Ecology 101 (JHARVNC)


What are the components of an ecosystem? Hands-on studies of small ecosystems will teach participants about the factors of ecosystems, including living (biotic) and nonliving (abiotic) factors.

Grade Level:

K - 12

Recommended Setting:

Seated in a classroom or outdoor environment (For experiment section, need a large outdoor area.)

Outdoor Activity:



Janet Huckabee Arkansas River Valley Nature Center, Fort Smith


Education Program Coordinator, 479-452-3993


30 - 45 minutes

Suggested Number of Participants:

25 - 30

Special Conditions:

Weather Permitting, outdoor activity


  • Define an ecosystem
  • Recognize the components of an ecosystem
  • Recognize the factors that affect an ecosystem
  • Distinguish between biotic and abiotic factors

Key Terms*:










*See glossary for definations


Five to 10 Hula Hoops


Ecology is the study of relationships between organisms (plants and animals) and their environment. Ecology can be studied on small population levels all the way up to the biosphere level. Regardless of size, all ecosystems have biotic and abiotic factors.

Introduction to Ecology

  • Levels
    • Population level – individuals of the same species in the same or similar environment
    • Community level – different populations of different species in the same or similar environment
    • Ecosystem level
    • Biosphere level

Ecosystem Components

  • Biotic factors – living factors
    • Relationships among living organisms
  • Abiotic factors – nonliving factors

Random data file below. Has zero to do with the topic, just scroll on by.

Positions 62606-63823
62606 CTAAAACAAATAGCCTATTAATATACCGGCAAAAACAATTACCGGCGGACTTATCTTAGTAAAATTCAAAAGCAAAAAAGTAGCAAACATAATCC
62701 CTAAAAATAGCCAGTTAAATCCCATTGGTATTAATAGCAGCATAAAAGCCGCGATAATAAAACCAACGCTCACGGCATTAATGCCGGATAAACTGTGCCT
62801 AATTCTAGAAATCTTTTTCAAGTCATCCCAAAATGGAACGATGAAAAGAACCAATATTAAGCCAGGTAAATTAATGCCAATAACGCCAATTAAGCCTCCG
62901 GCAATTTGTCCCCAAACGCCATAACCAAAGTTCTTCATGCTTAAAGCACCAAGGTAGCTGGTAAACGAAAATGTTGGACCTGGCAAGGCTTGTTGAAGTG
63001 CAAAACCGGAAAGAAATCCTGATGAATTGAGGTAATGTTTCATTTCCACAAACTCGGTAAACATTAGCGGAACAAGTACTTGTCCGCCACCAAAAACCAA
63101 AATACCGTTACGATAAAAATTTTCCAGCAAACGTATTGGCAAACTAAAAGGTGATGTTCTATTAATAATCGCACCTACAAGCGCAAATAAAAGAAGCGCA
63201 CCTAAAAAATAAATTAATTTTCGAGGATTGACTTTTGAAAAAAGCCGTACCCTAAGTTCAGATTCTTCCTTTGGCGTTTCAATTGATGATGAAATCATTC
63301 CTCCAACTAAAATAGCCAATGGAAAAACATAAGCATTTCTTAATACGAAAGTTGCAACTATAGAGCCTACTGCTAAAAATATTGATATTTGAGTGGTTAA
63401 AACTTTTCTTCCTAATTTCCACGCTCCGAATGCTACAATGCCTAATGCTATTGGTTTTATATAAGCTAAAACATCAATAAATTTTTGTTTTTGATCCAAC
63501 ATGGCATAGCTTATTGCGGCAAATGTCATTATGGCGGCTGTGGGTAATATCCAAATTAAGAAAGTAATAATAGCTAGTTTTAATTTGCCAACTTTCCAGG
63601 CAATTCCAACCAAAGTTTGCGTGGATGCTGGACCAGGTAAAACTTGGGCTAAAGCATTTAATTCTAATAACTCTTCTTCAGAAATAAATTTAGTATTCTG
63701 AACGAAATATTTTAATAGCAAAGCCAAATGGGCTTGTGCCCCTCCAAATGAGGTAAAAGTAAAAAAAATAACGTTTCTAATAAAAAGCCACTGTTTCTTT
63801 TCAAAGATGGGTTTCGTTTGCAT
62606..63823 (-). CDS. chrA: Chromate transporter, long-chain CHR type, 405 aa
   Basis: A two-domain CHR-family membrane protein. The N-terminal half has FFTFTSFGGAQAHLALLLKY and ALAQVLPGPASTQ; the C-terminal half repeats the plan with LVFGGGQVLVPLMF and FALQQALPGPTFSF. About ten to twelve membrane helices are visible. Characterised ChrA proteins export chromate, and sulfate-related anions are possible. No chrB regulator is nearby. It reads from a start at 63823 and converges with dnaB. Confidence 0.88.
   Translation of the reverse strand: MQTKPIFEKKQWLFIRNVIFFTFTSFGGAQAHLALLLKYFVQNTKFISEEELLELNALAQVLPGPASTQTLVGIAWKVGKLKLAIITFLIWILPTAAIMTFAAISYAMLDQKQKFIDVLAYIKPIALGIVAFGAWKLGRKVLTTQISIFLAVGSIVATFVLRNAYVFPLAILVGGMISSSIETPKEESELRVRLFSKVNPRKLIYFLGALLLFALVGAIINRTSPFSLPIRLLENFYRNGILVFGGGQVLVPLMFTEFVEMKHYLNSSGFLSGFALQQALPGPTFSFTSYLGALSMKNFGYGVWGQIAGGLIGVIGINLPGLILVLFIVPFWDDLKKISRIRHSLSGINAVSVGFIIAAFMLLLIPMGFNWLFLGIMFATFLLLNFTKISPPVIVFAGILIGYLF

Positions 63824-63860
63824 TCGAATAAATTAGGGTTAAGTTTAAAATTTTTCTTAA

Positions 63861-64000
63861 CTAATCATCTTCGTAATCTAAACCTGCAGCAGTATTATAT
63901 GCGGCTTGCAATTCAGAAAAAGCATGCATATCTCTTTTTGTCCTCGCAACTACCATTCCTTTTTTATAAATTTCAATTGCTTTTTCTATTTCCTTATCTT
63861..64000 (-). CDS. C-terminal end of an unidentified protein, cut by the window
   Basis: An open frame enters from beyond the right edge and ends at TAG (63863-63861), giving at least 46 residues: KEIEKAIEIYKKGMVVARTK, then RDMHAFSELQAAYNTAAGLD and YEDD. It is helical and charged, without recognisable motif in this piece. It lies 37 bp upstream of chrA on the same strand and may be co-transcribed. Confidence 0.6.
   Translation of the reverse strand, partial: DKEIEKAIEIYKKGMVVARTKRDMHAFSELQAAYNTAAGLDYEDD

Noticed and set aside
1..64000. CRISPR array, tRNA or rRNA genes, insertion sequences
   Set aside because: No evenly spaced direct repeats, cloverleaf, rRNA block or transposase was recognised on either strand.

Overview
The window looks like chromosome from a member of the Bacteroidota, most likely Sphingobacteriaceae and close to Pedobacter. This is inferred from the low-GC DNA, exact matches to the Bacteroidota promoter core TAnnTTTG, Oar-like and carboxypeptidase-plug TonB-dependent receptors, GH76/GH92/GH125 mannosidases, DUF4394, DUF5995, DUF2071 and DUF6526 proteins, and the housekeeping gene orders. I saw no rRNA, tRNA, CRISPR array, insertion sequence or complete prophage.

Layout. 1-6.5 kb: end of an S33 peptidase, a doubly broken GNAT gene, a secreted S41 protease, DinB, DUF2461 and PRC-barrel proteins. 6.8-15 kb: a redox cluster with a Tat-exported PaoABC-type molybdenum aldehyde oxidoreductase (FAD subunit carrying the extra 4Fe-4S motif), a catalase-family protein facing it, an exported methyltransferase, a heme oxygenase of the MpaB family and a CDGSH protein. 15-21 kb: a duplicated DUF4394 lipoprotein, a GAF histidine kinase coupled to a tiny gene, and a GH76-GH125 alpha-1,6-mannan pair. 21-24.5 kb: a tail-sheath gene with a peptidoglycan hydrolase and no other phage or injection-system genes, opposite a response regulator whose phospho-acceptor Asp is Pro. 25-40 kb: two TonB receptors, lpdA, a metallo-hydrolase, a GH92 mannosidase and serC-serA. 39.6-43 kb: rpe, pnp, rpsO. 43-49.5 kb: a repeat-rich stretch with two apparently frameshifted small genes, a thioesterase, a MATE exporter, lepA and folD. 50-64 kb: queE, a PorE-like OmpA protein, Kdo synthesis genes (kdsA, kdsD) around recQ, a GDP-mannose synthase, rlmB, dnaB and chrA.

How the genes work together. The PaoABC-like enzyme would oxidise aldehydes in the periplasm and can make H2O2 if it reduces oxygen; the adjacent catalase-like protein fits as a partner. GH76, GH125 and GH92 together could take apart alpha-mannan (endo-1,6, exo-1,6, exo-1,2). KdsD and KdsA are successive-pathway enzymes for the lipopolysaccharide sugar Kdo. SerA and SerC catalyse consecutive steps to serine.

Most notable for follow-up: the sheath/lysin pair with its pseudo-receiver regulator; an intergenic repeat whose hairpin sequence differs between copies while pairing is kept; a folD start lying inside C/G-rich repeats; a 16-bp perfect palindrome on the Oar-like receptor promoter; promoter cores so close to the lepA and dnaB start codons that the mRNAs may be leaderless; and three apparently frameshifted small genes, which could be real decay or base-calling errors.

• Water
    • Air
    • Soil
    • Temperature
    • Light
    • Natural disasters
  • Ecosystem productivity
    • Producers
    • Consumers
    • Decomposers


  1. Discuss ecosystems. Begin by defining ecology and identifying the levels of ecosystems. Discuss ecosystem components and productivity levels.
  2. Once participants understand the basic concepts, explain that they will investigate mini-ecosystems themselves. Divide into groups of two or three participants.
  3. Ecosystem assignment – use a small boundary, such as a Hula Hoop, as the boundary for a mini ecosystem. The groups will identify as many ecosystem components and productivity pieces as they can.
  4. Once participants have identified the ecosystem parts, each group should discuss each ecosystem.


For very young audiences, such as third-grade and below, instead of investigating an ecosystem outside, participants should draw on a piece of paper an ecosystem with living and nonliving parts.






  • What is an ecosystem?
  • Describe some biotic factors in ecosystems
  • Describe abiotic factors in ecosystems


Abiotic – absent of life or living organisms; non-living: includes light, temperature and atmospheric gases


Biotic – having to do with living organisms


Community – all the different populations of an area


Consumer – in ecology, an organism, usually an animal, that feeds on other organisms and their remains; classified as primary consumers (herbivores), secondary consumers (carnivores) and microconsumers (decomposers)


Decomposer – an organism that breaks down large chemicals from dead organisms into small chemicals and returns important materials to the soil and water


Ecology – branch of biology dealing with the interactions between organisms and their environment


Ecosystem – plants and animals interacting with each other and their physical environment


Population – all the members of one species in a particular area


Producer – an organism that creates its own food from inorganic substances through photosynthesis (by green plants) or chemosynthesis (by anaerobic bacteria) and serves as a source of food in the food chain